WT
Reply to
Wayne Tiffany
Quite right Wayne, I should have mentioned that myself. To rephrase that in a way that VAR might say it, you give SW your design intent, and it creates the geometry on paper for you, instead of having to dreate it yourself. Focus on creating design intent rather than creating geometry.
I think it sounds clearer the way Wayne said it. Anyhow "design intent" is the buzzword.
Reply to
Dale Dunn
I'm not sure I understand You correctly....but here's how I do with electrical cabinets. I have a standard cabinet which I bring it into an assembly....in the assembly I add the holes (assembly cut) for fittings and push buttons, and then save it as the same ID as the drawing.
Krister L
Reply to
Krister L
Buzzzzzzzzzzzzzzzzzzzzzzzzzzzzzzzzzzzzzzzzzzzzzzz
WT
Reply to
Wayne Tiffany
What do you mean ID? Just that you have a standard cabinet that you use as a "template" or pattern, and then save it out as that job, same part number as the drawing?
WT
Reply to
Wayne Tiffany
Yepp ...right ....same part number as the drawing....the cabinet itself has it's own part number and is described in the bom with that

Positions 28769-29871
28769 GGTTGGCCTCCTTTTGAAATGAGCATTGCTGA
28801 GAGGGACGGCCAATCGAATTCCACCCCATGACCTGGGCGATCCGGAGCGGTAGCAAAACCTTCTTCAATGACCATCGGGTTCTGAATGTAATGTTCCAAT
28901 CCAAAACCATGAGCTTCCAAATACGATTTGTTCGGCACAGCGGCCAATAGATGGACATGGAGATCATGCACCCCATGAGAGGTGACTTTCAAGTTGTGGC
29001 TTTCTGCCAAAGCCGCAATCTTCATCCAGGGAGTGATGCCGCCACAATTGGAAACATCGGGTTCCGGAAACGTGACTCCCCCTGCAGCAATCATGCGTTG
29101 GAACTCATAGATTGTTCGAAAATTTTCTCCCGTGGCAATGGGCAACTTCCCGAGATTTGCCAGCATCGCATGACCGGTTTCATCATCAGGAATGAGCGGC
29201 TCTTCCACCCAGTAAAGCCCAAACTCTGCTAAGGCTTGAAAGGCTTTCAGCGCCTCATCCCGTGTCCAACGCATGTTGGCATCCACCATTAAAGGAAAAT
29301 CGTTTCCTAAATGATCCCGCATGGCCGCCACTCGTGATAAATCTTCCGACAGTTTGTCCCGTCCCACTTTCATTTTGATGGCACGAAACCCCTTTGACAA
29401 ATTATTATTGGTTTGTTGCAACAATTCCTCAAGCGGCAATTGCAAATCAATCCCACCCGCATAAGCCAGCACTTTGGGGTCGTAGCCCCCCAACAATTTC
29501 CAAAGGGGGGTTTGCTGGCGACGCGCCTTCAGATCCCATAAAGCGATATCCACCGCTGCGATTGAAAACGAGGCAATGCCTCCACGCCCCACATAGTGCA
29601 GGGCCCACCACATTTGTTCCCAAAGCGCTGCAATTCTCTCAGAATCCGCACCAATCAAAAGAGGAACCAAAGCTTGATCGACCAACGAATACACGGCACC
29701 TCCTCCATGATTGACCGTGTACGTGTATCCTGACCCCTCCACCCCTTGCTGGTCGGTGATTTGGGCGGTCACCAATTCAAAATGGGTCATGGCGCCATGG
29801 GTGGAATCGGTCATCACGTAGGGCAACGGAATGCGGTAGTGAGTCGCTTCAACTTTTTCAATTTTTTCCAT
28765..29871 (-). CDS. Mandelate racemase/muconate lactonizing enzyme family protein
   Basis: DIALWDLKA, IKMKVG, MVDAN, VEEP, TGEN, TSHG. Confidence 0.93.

Krister
Reply to
Krister L
In other news, the 2004 Reference Guide has been made available in a pdf format. Read it. There is no better way to learn all that SW can do, and it's free.
Now this is cool. Finally we have a reference we can concievably print and read on the can. Or leave open on the desk. Apparently (as stated in the belletin) we'll have the option to buy the guide soon. I like this. It's even formatted for 8.5 x 11.
The document is 982 pages long. Does anyone have some idea of what it would cost to have one of these printed? I'm sure not going do the whole thing on an ink jet.
Reply to
Dale Dunn
It was mentioned at SWW that they are working on an agreement with Kinkos that you would be able to get a copy printed there for a "reasonable, negotiated" price. We'll see.
WT
Reply to
Wayne Tiffany
Where specifically did you find such a thing?
Reply to
Jacob Filek
Found it!
Reply to
Jacob Filek
I called Kinko's this afternoon. They quoted me $60.00 to print a 920 page .pdf document, black and white, single side, drilled for a 3 hole notebook binder. Best Regards, Devon T. Sowell
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Reply to
Devon T. Sowell
Hey that's good to know. I've been wondering if my printer could handle printing that much. Maybe I'll pay them a visit.
Mike Wilson
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Reply to
Mike J. Wilson
Thanks guys for the replies.
I think I need to gen up further...
Reply to
JJ
JJ
To prevent identity confusion, can I ask that you use a different moniker? I've been posting here for quite some time with these initials.
Thanks,
(The original) JJ
Reply to
JJ